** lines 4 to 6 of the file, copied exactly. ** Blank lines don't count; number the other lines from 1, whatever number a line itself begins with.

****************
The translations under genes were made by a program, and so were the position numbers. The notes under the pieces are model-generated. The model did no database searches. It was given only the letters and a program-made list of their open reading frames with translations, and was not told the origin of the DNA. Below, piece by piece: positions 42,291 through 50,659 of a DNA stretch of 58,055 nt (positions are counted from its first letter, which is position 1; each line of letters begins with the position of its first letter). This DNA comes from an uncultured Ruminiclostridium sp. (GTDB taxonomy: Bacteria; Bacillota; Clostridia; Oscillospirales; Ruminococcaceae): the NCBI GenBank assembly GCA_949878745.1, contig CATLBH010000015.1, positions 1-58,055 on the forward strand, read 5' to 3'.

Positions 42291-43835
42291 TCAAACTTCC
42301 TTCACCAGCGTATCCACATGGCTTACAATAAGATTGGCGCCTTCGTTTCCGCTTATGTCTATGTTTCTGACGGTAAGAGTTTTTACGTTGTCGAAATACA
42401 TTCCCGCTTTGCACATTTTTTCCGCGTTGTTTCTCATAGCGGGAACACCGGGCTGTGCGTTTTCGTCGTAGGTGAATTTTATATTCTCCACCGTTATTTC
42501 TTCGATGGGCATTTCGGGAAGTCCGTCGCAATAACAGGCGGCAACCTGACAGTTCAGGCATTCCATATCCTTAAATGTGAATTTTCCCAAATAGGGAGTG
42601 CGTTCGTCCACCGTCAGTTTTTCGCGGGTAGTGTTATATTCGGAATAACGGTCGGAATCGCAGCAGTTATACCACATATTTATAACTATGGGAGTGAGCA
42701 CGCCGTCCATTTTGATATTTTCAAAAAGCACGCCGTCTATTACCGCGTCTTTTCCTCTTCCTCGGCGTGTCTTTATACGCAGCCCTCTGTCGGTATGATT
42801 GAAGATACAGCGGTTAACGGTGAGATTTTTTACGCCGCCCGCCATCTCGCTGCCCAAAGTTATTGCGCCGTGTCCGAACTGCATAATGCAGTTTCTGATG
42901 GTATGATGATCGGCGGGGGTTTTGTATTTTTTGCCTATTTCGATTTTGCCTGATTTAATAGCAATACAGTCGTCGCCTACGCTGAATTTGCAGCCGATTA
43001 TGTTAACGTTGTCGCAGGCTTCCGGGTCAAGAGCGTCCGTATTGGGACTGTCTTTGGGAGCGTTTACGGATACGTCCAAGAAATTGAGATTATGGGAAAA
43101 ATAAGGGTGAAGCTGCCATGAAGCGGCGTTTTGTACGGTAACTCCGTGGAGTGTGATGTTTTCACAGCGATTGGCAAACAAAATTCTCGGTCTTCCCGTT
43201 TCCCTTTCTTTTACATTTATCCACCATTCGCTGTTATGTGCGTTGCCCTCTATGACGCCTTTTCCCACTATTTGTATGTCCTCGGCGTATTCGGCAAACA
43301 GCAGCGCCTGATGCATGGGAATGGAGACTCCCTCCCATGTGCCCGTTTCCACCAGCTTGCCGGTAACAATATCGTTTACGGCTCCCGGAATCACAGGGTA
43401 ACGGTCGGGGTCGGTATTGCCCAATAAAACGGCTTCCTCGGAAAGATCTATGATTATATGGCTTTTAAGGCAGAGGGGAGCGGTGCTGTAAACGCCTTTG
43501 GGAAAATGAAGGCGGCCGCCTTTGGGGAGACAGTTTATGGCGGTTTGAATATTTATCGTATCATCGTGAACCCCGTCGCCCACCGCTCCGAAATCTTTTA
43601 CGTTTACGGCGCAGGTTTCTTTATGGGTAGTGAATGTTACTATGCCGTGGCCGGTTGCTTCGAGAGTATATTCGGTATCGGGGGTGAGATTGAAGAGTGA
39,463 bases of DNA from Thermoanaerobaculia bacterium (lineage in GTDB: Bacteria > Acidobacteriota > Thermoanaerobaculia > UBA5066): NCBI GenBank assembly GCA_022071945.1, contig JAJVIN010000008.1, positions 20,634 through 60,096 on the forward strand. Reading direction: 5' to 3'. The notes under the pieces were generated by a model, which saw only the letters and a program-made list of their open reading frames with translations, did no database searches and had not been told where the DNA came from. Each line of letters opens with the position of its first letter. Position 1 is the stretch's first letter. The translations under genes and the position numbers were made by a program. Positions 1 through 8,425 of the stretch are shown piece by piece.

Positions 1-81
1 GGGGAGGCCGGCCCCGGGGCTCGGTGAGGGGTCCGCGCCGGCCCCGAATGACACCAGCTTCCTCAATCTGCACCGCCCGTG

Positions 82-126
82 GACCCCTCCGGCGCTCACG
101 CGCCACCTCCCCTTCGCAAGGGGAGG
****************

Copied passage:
42301 TTCACCAGCGTATCCACATGGCTTACAATAAGATTGGCGCCTTCGTTTCCGCTTATGTCTATGTTTCTGACGGTAAGAGTTTTTACGTTGTCGAAATACA
42401 TTCCCGCTTTGCACATTTTTTCCGCGTTGTTTCTCATAGCGGGAACACCGGGCTGTGCGTTTTCGTCGTAGGTGAATTTTATATTCTCCACCGTTATTTC
42501 TTCGATGGGCATTTCGGGAAGTCCGTCGCAATAACAGGCGGCAACCTGACAGTTCAGGCATTCCATATCCTTAAATGTGAATTTTCCCAAATAGGGAGTG